Wednesday, 22 May 2013

The Cone Factory

 photo Conespread1small_zps83065d69.jpg  photo Conespread3small_zps4cfe3c1c.jpg

I was delighted to see my story for Inventory on Cone finally in print (admittedly, this was a few weeks ago, but I've been busy, putting some heavy wear on my jeans... by sitting typing). The wonderful photos are by Farhad Samari. 

I did several interviews with some intriguing people for this story; I planned to add one with Allen Little, the yarns expert, to this blog, but I've been too busy to edit it properly - it's so chock-full with valuable information that there's a lot to check and I want to follow up a couple of questions with Allen.

So, for those of you who want to find out more about Cone, here's a repost of my interview with Raloh Tharpe, who oversaw many of Cone's finest denims, from my personal website. Ralph has now moved on from Cone, but there's still a lot of valuable information here, which complements the Inventory story.  I'll follow up with Allen when I can...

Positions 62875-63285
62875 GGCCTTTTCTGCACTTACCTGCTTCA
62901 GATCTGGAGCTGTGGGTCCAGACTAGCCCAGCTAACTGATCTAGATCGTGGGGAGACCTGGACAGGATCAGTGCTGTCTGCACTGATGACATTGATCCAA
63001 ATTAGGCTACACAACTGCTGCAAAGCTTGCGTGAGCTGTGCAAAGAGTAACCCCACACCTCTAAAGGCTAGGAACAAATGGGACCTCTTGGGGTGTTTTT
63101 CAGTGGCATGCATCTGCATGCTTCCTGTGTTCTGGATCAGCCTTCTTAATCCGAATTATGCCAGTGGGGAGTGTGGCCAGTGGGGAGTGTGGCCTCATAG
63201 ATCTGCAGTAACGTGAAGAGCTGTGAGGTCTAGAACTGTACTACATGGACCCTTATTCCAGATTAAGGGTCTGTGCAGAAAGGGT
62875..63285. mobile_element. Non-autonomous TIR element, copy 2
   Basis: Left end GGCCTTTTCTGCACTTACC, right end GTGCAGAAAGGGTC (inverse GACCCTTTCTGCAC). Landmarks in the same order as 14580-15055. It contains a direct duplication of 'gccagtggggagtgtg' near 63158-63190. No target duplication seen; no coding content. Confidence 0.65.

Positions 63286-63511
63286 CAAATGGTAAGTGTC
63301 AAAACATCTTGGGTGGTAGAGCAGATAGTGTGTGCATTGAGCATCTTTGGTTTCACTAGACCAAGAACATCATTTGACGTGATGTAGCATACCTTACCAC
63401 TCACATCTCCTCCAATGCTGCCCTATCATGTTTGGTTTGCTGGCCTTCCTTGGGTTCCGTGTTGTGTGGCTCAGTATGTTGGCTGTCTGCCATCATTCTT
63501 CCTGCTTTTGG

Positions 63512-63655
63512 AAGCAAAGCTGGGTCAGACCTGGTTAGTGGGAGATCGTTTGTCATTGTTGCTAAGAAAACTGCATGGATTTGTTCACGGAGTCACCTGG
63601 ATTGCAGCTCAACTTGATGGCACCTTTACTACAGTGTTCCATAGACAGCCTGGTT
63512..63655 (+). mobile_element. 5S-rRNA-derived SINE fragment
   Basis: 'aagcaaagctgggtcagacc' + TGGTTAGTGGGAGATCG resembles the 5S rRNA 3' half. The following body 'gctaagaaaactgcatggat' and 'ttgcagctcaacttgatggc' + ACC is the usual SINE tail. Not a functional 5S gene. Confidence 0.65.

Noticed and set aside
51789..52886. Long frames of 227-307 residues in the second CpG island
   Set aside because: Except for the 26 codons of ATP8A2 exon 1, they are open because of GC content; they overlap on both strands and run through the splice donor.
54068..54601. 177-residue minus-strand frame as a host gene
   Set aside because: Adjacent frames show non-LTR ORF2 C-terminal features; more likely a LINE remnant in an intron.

1: You recently uncovered a cache of stereo photos of life and work at Cone circa 1907. Did they reveal anything new in terms of how the production process was organised in those days?